The New York Times Company
WASHINGTON — Senators and White House officials began negotiations Friday to bridge considerable differences over a sweeping $1 trillion economic stabilization plan to respond to the coronavirus pandemic, pressing for a swift agreement that would allow it to be enacted in days.
Sen. Mitch McConnell, R-Ky., the majority leader, said he hoped to strike a deal in principle by midnight Friday, an ambitious goal given the wide divergence between the two parties over how to structure a government rescue package unlike anything Congress has contemplated.
While there is widespread agreement on the need for the package, Republicans and Democrats are deeply divided over the details, including which Americans should receive direct payments from the government, how much paid leave employers should have to cover for workers and who is eligible, and what form of assistance to provide to small and large businesses.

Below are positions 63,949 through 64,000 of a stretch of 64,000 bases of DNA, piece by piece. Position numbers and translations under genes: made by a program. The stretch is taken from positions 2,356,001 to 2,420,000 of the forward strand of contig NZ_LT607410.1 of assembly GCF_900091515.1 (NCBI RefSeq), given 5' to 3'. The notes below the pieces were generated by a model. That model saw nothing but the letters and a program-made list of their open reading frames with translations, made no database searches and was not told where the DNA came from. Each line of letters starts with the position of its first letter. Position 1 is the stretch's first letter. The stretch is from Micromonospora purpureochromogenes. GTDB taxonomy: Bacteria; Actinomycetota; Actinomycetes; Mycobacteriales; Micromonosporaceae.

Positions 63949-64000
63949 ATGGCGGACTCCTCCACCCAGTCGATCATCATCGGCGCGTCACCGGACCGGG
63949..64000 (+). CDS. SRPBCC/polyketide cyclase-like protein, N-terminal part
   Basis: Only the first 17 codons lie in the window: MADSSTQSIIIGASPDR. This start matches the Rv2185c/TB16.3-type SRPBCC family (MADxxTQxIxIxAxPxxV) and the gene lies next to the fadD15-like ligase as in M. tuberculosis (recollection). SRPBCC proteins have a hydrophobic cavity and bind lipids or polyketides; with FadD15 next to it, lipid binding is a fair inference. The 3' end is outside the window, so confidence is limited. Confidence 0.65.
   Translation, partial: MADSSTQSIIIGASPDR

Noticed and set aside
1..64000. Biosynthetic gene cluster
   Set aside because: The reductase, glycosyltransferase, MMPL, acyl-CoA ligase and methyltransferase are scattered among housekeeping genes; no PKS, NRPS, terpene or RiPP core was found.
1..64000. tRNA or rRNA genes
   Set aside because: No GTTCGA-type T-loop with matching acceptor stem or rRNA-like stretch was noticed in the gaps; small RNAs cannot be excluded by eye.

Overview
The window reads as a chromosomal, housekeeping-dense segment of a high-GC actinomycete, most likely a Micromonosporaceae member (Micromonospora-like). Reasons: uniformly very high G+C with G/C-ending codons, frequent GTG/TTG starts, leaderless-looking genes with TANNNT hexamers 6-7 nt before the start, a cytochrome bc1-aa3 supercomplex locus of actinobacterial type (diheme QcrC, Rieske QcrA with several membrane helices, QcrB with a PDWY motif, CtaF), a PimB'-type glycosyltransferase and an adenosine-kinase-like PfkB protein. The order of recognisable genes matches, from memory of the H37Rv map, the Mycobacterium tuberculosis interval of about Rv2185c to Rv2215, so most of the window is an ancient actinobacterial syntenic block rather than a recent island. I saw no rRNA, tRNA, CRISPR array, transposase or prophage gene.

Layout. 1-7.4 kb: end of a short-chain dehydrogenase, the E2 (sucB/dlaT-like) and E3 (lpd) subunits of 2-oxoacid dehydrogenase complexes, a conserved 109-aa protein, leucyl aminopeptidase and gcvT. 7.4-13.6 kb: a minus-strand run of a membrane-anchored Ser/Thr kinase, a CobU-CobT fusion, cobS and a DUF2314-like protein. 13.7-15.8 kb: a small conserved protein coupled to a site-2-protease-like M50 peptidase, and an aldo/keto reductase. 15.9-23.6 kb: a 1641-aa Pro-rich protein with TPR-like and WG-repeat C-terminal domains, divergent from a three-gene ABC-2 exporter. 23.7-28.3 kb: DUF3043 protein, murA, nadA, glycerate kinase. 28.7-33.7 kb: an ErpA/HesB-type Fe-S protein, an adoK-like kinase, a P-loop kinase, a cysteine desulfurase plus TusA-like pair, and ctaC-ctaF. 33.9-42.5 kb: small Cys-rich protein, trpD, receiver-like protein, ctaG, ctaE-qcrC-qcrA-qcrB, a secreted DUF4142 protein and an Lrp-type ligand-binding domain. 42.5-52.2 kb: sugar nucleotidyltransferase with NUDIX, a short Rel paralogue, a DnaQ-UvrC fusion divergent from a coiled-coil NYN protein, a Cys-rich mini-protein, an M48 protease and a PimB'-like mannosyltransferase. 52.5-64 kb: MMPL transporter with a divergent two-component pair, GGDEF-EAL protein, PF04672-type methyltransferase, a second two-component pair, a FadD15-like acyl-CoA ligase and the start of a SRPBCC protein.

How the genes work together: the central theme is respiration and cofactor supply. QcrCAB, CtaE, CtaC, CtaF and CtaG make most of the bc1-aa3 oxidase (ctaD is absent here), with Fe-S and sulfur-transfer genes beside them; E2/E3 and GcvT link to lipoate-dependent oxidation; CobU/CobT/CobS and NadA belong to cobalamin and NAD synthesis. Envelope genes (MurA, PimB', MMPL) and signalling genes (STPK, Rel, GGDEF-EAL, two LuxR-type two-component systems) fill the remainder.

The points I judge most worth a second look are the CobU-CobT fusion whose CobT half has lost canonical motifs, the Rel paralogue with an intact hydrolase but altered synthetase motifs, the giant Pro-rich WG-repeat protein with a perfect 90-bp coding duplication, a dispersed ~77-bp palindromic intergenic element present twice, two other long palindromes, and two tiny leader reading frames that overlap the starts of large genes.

McConnell introduced a bill Thursday that would send checks of up to $1,200 to taxpayers who earn up to $99,000, deliver large corporate tax cuts, and put into place loans for businesses and industries and curbs on an emergency coronavirus paid leave program enacted this week. But elements of that package are facing opposition from Democrats — and even some Republicans.
“Sen. McConnell’s bill is not pro-worker at all — it puts corporations ahead of people,” said Sen. Chuck Schumer of New York, the minority leader. “Democrats have a good plan that puts people and workers first.”
Schumer spoke twice by phone with President Donald Trump on Friday to discuss the details of the package, including Senate Democrats’ idea to send substantial federal funds to small and rural hospitals, increase unemployment insurance and expand paid leave.
At the White House shortly after, Trump appeared optimistic about the prospects for a quick agreement, saying, “We’re not so far away, we’re not very far away.”
Republicans’ proposal would offer bridge loans of up to $10 million each to small businesses, extend hundreds of billions of dollars in loans to large corporations in distressed industries and send checks as large as $1,200 per adult to individuals earning less than $99,000 a year. The payments would phase in for earners up to $75,000 — meaning lower earners would get smaller checks — and then phase out again at $99,000. Those who did not earn enough to pay income tax would receive much less, $600.